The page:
Menu Sign In Contact FAQ
Banner
Welcome to our forums

Trip Report: Turweston EGBT - Welshpool EGCW - Old Buckhenham EGSV

10 Posts

This is a brief report of a lovely trip I went along with yesterday as a co-pilot to another time-builder in my club. It turned out to be long enough to be the qualifying CPL cross country which requires a trip of 300 NM with landings at 2 aerodromes other than the departure aerodrome. For me, even though I did not log any hours it was a great experience and a fun way to spend a free Sunday doing what I love most!

Side note: It does not say anywhere that the 300NM x-country has to be a round trip. I did my qualifying CPL cross-country almost by chance and without knowing until after it was done in the Summer of 2017 when I flew Jerez LEJR to Melilla GEML and on the return leg landed, almost unintentionally, in Trebujena LETJ because the aircraft had to go to maintenance there (otherwise would have flown back to LEJR where my car was…)

It is very nice to do these “longer” cross-country flights with another pilot as sharing the workload helps reduce stress and make the whole trip much more enjoyable. In this case, I did the radios and assisted with navigation, bringing up plates and briefing procedures as well as other stuff on the ground which helps gets the flight rolling (so while one pilot is doing the A check the other is calling for PPRs or fuel, checking weather etc.). There are other perks to flying with another pilot, like being able to grab take away cups of tea; and I would hold them until established in the cruise. Then co-pilot becomes “auto-pilot” and P1 can enjoy his tea :)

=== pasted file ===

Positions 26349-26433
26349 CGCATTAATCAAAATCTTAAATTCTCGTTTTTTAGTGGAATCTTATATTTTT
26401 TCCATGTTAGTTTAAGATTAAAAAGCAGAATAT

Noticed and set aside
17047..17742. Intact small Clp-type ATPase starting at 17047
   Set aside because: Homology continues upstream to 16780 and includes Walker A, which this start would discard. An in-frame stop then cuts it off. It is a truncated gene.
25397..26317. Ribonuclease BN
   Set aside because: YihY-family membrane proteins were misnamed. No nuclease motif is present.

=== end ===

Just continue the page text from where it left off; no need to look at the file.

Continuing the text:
This flight started the night before when checking the weather for Sunday. It seemed clear in South-East England with weather approaching from the North-West through Wales/Liverpool. The idea of flying into the wind seemed sensible as one would see the bad weather coming and could just turn around any time if it deteriorated below reasonable limits, with a nice tailwind to fly back home.

The morning of the flight weather seemed OK to fly towards Snowdonia, with a call to Caernarfon EGCK quickly dismissing this idea as the local FISO adviced us against it due to strong crosswinds (30 knots straight across the runway). The next idea, Dunkeswell EGTU, was binned due to their runway being closed because of snow. Welshpool EGCW on the other hand welcomed us to go there as they had nice weather. So off we went with full tanks on our PA28-161!

The first leg, Turweston to Welshpool, took us through the Birmingham Class D. A call was made well in advance and a traffic service with zone transit was provided. Very smooth flight at 4000 ft with a 15 to 25 kt headwind. Skies were clear until reaching the Wales first mountains but by that time we’d begin our descent to land.

City and airport of Birmingham to our right:

Welshpool is an airfield that is difficult to spot as it is hidden between two hills. Even though our SkyDemon was telling us it was right in front of us, we couldn’t see it. We turned to a left downwind for runway 22 without seeing it and only then made visual contact with the narrow but long runway.

On the ground at Welshpool: